The Take – Review (Spoiler free)

First off I need to thank Tyson over at headinavice.com for bringing my attention to this TV miniseries – I consider myself fairly well informed about Tom Hardy’s career, having been following it ever since I first saw his portrayal of Heathcliff in the 2009 adaptation of Wuthering Heights. Somehow The Take slipped under my radar however, and so when Tyson described it as Hardy giving his greatest ever performance, I went out and bought the DVD practically right away. The Take primarily follows two men; the just released from jail Freddie (Hardy) and his more business minded upstart cousin Jimmy (Shaun Evans) who begin using the connections to London’s criminal network that Freddie has made whilst inside. From there it spans across most of the eighties and the early nineties depicting an ugly and brutal tale of revenge, greed and violence. This series isn’t afraid to go to some pretty dark places, I won’t list examples in order to preserve their onscreen power but they are uncomfortable at best.

This period in Hardy’s career is my personal favourite; where he plays these dark and often tortured souls such as Heathcliff and Bill Sykes. He inhabits a permanently brimming, dark electricity which so often manifests itself into brutal physical violence, but what really makes these performances special is the emotional outbursts which these characters occasionally have – and Hardy is magnificent when portraying these. Still, all praise deserving  it’s not completely about Hardy here, there are some great performances turned in by all the main cast; Shaun Evans and Kierston Wareing are both very good in their respective characters, Brian Cox is good if perhaps a little underused but Charlotte Riley is the one who comes away as second most noteworthy. She has to play through some extreme emotions and really delivers in every scene. I now need to revisit her Cathy to Hardy’s Heathcliff and try to assess my opinion of her performance there, because she really impressed me in The Take.

There are a couple of issues I had with The Take but the only really damaging one would be its score. It often plays ill-fitting songs over scenes of action, or more unforgivably, tension which does a major disservice to the piece. When it needed to rein it in and allow Hardy’s menace to thrill us, it would often instead make a damn good attempt at smothering his performance – not that it succeeds, but still it grates. The few small issues that I had with the programme itself are rendered pretty obsolete however when it comes to recommending this series – regardless of whether you are a Tom Hardy fan or not, his performance here demands attention and I doubt that you will regret giving it a try – even if the ugly violent side to The Take distresses you.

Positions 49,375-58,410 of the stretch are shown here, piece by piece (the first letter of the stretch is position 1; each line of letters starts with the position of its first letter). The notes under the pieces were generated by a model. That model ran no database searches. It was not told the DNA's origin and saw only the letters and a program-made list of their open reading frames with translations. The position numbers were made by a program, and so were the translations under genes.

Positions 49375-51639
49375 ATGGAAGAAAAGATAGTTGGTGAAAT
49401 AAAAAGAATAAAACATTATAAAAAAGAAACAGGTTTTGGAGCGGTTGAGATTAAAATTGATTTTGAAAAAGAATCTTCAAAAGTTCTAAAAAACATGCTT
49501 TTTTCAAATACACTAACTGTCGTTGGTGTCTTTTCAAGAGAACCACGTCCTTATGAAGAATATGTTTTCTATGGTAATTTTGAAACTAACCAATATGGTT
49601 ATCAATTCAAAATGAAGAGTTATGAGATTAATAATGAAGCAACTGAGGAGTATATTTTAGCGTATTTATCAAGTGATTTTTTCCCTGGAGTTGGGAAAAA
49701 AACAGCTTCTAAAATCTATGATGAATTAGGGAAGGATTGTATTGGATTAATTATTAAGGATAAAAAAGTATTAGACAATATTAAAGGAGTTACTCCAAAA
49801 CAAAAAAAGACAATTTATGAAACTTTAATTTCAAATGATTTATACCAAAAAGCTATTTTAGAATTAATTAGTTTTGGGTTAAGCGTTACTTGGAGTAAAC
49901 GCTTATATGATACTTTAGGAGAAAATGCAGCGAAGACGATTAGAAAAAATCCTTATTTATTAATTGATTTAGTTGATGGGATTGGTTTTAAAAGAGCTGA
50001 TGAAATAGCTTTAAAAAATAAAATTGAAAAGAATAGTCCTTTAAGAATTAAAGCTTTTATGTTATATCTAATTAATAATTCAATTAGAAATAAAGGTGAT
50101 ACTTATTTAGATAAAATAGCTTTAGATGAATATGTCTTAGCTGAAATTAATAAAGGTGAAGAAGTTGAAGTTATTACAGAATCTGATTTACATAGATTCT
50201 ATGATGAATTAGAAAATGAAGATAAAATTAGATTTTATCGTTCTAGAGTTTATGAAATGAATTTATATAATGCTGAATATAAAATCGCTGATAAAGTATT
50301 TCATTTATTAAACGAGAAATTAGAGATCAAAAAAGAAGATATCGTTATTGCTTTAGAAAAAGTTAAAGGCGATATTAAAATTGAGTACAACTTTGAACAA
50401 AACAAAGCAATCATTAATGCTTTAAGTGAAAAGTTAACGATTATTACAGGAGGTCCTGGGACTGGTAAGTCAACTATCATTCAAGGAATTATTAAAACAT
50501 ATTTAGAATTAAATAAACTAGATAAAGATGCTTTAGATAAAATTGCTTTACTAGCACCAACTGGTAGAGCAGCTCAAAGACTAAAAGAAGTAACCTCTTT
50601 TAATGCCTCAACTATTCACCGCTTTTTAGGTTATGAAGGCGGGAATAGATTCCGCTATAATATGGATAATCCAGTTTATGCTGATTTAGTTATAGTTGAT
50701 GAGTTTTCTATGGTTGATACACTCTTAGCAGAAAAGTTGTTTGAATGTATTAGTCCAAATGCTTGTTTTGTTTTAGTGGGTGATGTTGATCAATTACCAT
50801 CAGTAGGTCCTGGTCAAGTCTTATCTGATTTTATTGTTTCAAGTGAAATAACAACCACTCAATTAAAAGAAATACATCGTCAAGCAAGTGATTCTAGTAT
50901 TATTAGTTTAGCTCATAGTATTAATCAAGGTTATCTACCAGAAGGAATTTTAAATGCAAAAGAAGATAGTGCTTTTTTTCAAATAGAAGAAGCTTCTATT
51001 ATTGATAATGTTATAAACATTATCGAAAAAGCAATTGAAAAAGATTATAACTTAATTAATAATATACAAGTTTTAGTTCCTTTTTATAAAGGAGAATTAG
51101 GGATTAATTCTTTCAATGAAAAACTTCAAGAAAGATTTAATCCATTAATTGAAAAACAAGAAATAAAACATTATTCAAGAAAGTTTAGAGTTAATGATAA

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15 comments

  1. Bane was also a dark & tortured soul; in fact he was born in the dark. Bruce Wayne merely adopted it.

    1. True, true, but if Bane was born in the dark then I’d hate to think where some of these others were raised.

      1. He was already a man when he first saw daylight, and by then, it was blinding.

  2. threesentencecritic · · Reply

    I’m going to have to thank you and Tyson for bringing my attention to this now – going to have to make sure I watch it

    1. Well I hope that after these multiple recommendations you end up liking it! If nothing else, I’m sure that you will come away impressed with Hardy.

  3. Just added this one to my queue – I’m always up for Tom Hardy and hadn’t heard of this one before

    1. Great to hear that, I’m aiming to work through the pieces of his that I’ve missed so there will hopefully be a couple more Hardy reviews up on here soon.
      Would you review The Take once you’ve seen it? It would be interesting to read your opinion. Cheers for commenting!

      1. I don’t normally write about TV shows, but I suppose I could make exceptions to that.

      2. Sure, well either way I hope you enjoy it – and if you don’t review it, feel free to swing back here and let me know.

    2. Proof that Andy likes my posts without reading them 🙂 LOL

  4. Only just seen this, thanks for the mention and glad you liked it!

  5. Randzy · · Reply

    Just when I think I’ve seen all of Tom Hardy’s work, something else pops up. I’m not complaining, especially since this review of The Take commends Hardy’s performance. I’ve been pleased to find all of Hardy’s other work through my Blockbuster @Home, so I’ll be sure to add this to my queue as well. I don’t recall what I thought of Charlotte Riley in Wuthering Heights, so I’ll add that as well, just so I can compare her two performances. I can’t wait to tell one of the girls I work with at DISH about this series because if I just found out about it now, I’m sure she hasn’t heard of it either.

    1. Glad that I could help you discover more of Tom Hardy!
      It’s also interesting (or at least I find it to be) to watch Hardy and Riley knowing that they are now an off-screen couple. I’ll soon be reviewing another obscure Hardy film – Stuart: A Life Backwards. It stars Benedict Cumberbatch alongside Hardy and if you haven’t seen that one then I also recommend it.

      1. I’ve read Stuart: A Life Backwards, but I have yet to see the film adaptation with Hardy. I’m looking forward to your review of it!

    2. I have heard that the book is very good, and after seeing the film I can believe it, I really want to read it soon.
      Excellent, well it will be uploaded in a few days 🙂

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